Tips on Collecting Pie Funnels

The pie funnel, also known as pie ventilator or pie bird, as the Americans like to call it, is a late Victorian utensil. They were designed to prevent the pastry or the floor of the oven and also to the pie crust and stop it from sagging.

The first recorded pie was manufactured in 1880 by Dean and Morris and it was made in three sizes. Since then, 44 different patents and registered designs have been recorded in Britain. One of the earliest recorded figures was a blackbird, registered in 1933 in Australia by Grace Seccombe as a Pie Crust Lifter. A J Wilkinson (Clarice Cliff) registered a blackbird funnel design in 1936 and many of them were produced, including the all white wartime version – some were stamped Wilkinson, Newport Pottery or, later, Midwinter clickfunnels pricing table.

Before the appearance of the funnel people used to have an egg cup or even a stick of macaroni. As pies come in different sizes and depths so do funnels and they are often produced in sets. Among these sets are the Adcock Crust Support, Ventilator and Fountain These early funnels often had wide chimneys for venting the steam from beneath the crust, but also for adding additional stock to the long, slow cooking process.

If you want to collect the funnels you are in luck as once every household in Britain would have had one or many of these. As diet and cooking styles have changed over the last twenty years the pie funnel is no longer a daily object and is probably stuck somewhere at the back of a cupboard or drawer.

Some pie funnels have fetched quite high prices but you should be able to start a collection. Check out your local auctions and car boot sales and you must have some plain pie funnels quite cheaply. You may also want to check out the internet auction sites as these are useful for researching prices.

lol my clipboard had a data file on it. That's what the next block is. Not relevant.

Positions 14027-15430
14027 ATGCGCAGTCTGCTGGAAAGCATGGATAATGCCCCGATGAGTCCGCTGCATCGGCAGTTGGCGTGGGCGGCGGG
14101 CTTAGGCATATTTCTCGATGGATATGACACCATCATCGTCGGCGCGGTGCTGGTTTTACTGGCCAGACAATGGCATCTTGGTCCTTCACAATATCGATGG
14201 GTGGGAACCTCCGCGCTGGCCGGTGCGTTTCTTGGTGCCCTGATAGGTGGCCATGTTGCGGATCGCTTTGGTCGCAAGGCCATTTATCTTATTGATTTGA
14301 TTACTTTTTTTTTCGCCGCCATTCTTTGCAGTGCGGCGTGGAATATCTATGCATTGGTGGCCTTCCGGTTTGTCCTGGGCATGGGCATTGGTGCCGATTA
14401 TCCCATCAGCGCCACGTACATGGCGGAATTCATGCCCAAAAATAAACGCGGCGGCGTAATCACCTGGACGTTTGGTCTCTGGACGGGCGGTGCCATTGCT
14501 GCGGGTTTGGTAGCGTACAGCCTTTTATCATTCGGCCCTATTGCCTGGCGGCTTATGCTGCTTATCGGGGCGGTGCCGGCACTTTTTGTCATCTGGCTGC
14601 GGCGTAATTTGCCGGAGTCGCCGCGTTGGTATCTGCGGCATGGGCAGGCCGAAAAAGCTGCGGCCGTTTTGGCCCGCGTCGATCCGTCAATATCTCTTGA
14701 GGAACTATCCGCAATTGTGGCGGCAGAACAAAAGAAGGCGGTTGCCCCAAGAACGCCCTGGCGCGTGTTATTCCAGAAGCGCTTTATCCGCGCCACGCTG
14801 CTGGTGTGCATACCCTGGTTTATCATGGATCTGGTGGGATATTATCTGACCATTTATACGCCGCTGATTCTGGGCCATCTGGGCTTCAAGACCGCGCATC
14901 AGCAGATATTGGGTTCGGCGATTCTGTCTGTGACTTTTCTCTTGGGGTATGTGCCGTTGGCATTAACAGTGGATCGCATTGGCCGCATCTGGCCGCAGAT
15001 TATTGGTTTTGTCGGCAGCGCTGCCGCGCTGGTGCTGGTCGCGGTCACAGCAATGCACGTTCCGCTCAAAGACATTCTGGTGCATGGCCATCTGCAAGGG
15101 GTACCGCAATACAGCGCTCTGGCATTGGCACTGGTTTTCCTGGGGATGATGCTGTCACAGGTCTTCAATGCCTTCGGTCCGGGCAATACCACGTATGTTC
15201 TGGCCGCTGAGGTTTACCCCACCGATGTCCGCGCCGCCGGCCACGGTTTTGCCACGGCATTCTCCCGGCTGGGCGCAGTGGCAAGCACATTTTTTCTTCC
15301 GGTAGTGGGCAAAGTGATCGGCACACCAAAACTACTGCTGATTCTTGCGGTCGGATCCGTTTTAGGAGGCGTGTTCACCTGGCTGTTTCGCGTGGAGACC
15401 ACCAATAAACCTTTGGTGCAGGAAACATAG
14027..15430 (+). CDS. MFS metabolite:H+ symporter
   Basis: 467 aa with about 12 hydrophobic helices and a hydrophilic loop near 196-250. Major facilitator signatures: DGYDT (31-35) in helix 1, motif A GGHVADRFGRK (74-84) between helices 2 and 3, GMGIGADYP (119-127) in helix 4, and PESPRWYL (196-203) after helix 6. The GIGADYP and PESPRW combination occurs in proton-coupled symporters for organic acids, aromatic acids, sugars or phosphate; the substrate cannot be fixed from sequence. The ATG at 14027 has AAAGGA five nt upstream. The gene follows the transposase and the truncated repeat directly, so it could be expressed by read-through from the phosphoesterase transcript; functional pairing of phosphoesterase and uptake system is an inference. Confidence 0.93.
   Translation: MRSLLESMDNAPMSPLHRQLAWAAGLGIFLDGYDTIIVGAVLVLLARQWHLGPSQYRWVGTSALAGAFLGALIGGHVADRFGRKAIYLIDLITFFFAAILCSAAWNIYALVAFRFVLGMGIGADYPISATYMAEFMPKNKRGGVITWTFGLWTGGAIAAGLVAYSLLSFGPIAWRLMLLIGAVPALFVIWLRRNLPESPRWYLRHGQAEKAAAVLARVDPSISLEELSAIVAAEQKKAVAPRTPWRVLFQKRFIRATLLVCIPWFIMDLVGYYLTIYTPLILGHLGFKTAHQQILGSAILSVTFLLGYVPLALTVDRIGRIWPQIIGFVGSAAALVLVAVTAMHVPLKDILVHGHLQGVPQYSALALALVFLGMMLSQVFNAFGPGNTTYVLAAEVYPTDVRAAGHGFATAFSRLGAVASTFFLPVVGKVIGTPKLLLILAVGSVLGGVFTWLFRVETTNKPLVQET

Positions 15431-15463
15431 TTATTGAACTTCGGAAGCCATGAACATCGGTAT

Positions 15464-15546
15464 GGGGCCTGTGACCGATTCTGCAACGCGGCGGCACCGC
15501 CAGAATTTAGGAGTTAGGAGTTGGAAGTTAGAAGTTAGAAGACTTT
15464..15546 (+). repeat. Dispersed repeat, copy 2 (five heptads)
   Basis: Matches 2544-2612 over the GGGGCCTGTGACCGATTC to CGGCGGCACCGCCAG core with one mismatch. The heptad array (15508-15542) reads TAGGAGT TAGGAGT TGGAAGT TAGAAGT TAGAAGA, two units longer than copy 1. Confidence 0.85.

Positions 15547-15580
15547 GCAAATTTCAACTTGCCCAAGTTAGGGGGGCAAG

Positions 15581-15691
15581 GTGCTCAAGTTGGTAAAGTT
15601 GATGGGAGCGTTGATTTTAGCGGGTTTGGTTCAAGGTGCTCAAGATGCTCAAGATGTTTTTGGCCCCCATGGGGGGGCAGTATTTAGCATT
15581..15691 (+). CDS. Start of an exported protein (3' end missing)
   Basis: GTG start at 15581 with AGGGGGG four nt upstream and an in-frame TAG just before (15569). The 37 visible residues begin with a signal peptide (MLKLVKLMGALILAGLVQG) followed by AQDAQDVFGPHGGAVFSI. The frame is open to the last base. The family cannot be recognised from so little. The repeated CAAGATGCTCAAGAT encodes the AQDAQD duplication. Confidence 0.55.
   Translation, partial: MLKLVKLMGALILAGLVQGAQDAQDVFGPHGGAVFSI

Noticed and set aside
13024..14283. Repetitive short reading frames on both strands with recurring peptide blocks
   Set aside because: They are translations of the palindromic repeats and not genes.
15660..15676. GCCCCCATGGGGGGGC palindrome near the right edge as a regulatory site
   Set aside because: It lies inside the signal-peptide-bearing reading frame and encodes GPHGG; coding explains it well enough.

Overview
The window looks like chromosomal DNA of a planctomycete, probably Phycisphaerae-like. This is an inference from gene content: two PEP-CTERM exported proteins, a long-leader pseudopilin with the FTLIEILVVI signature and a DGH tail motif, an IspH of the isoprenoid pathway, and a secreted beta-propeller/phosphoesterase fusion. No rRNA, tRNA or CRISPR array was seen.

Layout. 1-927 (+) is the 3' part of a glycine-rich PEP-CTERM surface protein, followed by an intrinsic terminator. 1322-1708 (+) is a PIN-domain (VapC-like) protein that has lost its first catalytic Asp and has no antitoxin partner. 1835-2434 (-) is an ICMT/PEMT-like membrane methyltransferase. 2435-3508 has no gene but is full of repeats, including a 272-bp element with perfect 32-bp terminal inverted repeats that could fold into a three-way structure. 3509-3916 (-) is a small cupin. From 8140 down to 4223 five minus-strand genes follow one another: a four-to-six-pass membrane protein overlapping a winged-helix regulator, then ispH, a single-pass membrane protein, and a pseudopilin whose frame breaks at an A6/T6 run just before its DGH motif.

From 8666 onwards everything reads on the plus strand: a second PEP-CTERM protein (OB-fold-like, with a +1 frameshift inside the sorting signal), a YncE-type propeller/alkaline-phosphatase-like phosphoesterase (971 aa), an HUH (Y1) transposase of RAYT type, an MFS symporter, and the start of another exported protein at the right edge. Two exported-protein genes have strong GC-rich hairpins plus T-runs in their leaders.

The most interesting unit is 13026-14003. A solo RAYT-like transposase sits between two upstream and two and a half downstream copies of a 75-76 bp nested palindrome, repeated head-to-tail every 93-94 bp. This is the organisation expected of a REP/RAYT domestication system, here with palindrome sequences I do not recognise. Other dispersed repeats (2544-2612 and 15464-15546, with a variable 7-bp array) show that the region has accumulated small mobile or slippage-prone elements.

Some of the famous china manufacturers such as Spode, Royal Worcester, Denby, Shelley and Grimwade have all produced pie funnels on a commercial basis but it was Grimwade that produced the widest variety of designs, five of which are patented or design registered. Among them are the ‘figural elephant pie funnel / ring holder’, which was produced in white and gray, to the ‘Bleriot pie divider’, the three different sizes in the pie, which separates the pie dish into two parts so that two different meats or fruit be used in the same pie. Each of these dividers came

‘The Improved Pie Funnel’ was produced by Grimwade and it is very rare and it sold so well that an updated version was produced and named ‘The Improved Popular Pie Funnel’. These came in different sizes, advertising early grocery and china shops as well as department stores around the world, from T W Robinson Co Ltd of Moose Jaw in Canada to Ritchies of Dunedin in New Zealand as well as from all over the UK.

While the majority of pie funnels were made from pottery, it was also quite a selection made from Pyrex glass, aluminum and plastic. The majority of the early examples were produced commercially by big potteries that manufactured a wide range of white ware, but later the small potteries produced art of real works of limited editions. In the frontfront was Stuart Bass, who has produced over 300 different designs since the mid-1970s.

A book called British Pie Funnels has been produced to try to fill some of the gaps related to the traditional British pie flute. This provides a handy background for any new or experienced collector.

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